This study shows the importance of dreaming and its role in your well-being and health. Some researchers believe that dreams help you to tackle stress. Dreaming is a necessity and helps to recharge the mind and revitalize the body.
Babies And Dreams
In a study on babies and dreaming, it was learned that babies spend about 66% of their sleeping time in the REM state. That is quite a bit of dreaming, considering that the average adult spends 15-20% of their sleep time in the dreaming stage. Dream researchers believe that there is a correlation between REM sleep and brain development. While still in the womb, the fetus is already spending a significant amount of time in REM sleep. At only 30 weeks, the fetus spends nearly 24 hours in the REM state.
Premature babies also spend up to 80% of their sleep in the REM state. As babies mature, their REM sleep decreases. It drops to 50% in the full term baby and down to 35% in a one year old. This finding supports the notion that REM sleep is important in the mental development of the baby. Dreaming may be seen as a way of “exercising” the mind and stimulating it. As babies get older, they will be able get mental stimulation from their surroundings and outside environment.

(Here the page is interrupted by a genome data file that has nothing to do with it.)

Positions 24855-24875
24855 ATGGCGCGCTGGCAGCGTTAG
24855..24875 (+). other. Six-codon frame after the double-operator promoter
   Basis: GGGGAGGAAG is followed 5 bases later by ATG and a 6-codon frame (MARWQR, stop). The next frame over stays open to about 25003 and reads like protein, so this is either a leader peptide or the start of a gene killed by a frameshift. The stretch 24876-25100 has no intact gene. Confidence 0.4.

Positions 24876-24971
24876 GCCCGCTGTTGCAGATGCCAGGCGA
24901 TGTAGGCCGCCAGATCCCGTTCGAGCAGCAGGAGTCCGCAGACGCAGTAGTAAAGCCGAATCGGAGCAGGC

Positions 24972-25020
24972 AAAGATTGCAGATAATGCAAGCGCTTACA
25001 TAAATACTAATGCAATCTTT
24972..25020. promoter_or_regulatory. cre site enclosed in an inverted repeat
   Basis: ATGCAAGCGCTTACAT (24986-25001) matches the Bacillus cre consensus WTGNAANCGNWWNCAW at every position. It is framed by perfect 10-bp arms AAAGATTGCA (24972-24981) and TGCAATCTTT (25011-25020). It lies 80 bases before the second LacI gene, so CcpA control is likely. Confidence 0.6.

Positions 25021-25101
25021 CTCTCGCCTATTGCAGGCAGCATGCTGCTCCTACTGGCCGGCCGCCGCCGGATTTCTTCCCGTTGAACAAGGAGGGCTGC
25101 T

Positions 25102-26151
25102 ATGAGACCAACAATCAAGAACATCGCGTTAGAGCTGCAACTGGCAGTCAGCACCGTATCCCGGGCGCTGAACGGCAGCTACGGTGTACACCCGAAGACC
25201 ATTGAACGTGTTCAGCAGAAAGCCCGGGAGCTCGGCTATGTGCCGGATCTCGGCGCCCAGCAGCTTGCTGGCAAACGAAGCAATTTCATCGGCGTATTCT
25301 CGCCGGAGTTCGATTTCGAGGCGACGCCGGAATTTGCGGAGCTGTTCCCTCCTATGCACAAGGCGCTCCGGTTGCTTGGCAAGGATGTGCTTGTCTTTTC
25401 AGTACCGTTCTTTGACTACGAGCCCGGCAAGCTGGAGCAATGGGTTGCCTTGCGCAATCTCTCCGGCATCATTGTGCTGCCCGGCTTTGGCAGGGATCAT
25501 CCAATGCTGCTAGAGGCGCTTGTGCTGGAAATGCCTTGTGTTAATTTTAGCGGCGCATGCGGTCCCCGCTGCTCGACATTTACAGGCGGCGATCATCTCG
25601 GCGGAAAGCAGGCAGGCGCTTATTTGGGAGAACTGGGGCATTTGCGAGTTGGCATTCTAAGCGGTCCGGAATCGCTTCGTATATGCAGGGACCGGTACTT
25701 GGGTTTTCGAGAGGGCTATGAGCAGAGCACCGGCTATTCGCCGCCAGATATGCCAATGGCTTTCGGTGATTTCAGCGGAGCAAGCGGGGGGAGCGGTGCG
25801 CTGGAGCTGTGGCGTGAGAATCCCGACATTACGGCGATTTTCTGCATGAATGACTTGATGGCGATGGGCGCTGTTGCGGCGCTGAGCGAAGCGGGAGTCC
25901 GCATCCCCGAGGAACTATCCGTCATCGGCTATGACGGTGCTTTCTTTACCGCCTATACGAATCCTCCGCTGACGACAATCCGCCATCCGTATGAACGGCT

It is difficult to know what babies are dreaming about, but their dreams are probably triggered mainly by physical sensations. As babies continue to develop, visual images and sounds begin to play a role in dreams.
Children And Dreams
In a research conducted at the University of Virginia, it was found that animals are featured more prominently in children’s dreams compared to adults’ dreams. This may be due to the notion that children are just interested in animals. Furthermore, frightening animals, like lions, snakes, crocodiles, and wolves occur more often then non-frightening animals, like sheep, butterflies or birds. Children use animals to symbolize their wishes and fears.
Children also seem to dream more about aggression than adults. Surprisingly children dream about aggressive acts twice as often as adults. This may be due to the notion that children are still trying to control their impulses in order to live and function in a civilized society. They are trying to keep their impulses in check.
Interestingly, the research showed that the dreams of girls were longer than those of boys. Girls’ dreams contained more people and clothing. Boys’ dreams were more about tools and objects.
Children’s nightmares often stem from being punished by parents, when a child is sick or if there is turmoil in the child’s home life.